“Kroger is deliberately expanding its non-union stores with the acquisition of Harris Teeter, and with this new tactic of building non-union Kroger Marketplaces, and then pushing loyal union workers out of town,” said Mark Federici, President of the United Food and Commercial Workers Union (UFCW) Local 400. “If we want to keep good jobs in Portsmouth, then it is time for all workers – grocery and Marketplace – to have a union voice at Kroger.”

The union contract negotiated between Kroger and UFCW Local 400 stipulates that in the event that Kroger closes a store, the company will transfer workers to another union store. Kroger Marketplace stores are non-union and do not offer the same pay or benefits guaranteed by the union contract.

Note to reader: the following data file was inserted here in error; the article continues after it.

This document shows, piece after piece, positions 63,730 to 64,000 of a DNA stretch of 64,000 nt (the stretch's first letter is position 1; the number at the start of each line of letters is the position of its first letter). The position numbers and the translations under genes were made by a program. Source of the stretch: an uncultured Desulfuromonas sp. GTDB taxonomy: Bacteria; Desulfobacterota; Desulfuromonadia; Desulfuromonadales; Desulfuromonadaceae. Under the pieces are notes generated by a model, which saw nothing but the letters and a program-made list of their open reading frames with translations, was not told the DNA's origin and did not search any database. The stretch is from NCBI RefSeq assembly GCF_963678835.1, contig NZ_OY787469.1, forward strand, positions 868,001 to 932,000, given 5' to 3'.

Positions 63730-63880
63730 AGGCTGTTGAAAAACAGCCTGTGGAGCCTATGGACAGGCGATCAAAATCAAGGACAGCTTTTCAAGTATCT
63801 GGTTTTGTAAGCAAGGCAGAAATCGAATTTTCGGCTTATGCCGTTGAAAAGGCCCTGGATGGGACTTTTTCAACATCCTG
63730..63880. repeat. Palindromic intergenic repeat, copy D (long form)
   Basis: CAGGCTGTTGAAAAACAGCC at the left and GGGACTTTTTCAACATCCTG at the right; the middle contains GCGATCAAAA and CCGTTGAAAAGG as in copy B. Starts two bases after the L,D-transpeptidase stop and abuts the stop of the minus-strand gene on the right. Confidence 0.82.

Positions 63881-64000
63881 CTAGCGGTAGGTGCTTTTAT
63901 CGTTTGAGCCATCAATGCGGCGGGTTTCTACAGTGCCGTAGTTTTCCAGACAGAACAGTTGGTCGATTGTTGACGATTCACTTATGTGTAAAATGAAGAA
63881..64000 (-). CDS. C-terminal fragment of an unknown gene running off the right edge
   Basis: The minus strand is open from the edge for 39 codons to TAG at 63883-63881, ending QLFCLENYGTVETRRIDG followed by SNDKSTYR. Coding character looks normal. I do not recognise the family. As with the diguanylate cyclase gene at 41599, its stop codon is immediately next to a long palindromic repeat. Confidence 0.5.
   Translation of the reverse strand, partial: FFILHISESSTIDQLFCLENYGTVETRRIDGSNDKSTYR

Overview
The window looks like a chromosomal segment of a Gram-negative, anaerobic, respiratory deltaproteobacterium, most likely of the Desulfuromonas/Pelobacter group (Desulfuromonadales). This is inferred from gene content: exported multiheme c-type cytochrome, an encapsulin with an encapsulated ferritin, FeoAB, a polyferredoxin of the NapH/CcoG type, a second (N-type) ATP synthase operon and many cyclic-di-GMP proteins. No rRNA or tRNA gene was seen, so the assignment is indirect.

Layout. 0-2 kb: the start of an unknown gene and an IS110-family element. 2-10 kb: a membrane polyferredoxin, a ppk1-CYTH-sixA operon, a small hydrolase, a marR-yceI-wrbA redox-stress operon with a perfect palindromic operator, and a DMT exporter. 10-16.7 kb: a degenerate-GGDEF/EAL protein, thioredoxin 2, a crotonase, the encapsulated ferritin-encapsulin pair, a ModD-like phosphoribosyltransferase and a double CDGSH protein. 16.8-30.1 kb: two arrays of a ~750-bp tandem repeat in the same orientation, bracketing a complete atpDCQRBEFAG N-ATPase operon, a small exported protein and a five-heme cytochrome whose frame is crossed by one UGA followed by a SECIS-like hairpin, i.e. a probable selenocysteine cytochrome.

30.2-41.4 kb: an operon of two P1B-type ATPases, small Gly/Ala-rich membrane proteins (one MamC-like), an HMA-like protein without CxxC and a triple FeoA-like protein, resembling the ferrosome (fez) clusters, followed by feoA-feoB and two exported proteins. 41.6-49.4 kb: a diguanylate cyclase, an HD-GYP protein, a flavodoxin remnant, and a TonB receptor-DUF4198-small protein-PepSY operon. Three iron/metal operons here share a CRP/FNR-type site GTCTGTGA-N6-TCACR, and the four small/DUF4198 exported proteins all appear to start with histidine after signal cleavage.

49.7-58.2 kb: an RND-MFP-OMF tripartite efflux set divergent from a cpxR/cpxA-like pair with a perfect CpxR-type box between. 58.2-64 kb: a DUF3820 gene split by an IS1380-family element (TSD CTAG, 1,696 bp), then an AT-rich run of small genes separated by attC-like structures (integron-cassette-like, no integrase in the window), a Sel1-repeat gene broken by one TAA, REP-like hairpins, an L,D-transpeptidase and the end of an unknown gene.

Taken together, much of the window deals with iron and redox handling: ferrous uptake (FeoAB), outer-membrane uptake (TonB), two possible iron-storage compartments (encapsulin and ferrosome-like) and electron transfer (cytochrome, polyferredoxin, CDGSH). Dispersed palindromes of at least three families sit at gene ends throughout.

“The High Street Kroger workers are members of the Portsmouth community. They are our friends and neighbors,” said James Boyd, President of the Portsmouth branch of the National Association for the Advancement of Colored People (NAACP). “We are out here today because we believe that good jobs are essential to the strength of this community. We want Kroger to be a partner in strengthening our community by keeping good jobs and loyal employees in Portsmouth.”

View footage of the protest by WAVY Channel 10 News.

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Local 400 Member Writes Op-Ed About Kroger’s New Anti-Union Direction

10153899_753063741381197_2612718722607377983_nLaverne Wrenn, a Local 400 member who works at a Kroger in Portsmouth, Virginia, wrote an op-ed this weekend that was published in the Virginian-Pilot.

In her op-ed, Laverne discusses how she and her co-workers have been preparing for the upcoming closure of her store. She says it will be hard to say goodbye to the customers whom she has known and served for 17 years, but what’s worse is that she and her coworkers will lose their jobs unless they are able to make a 50-mile, round-trip commute to the nearest unionized Kroger store in Yorktown, Virginia.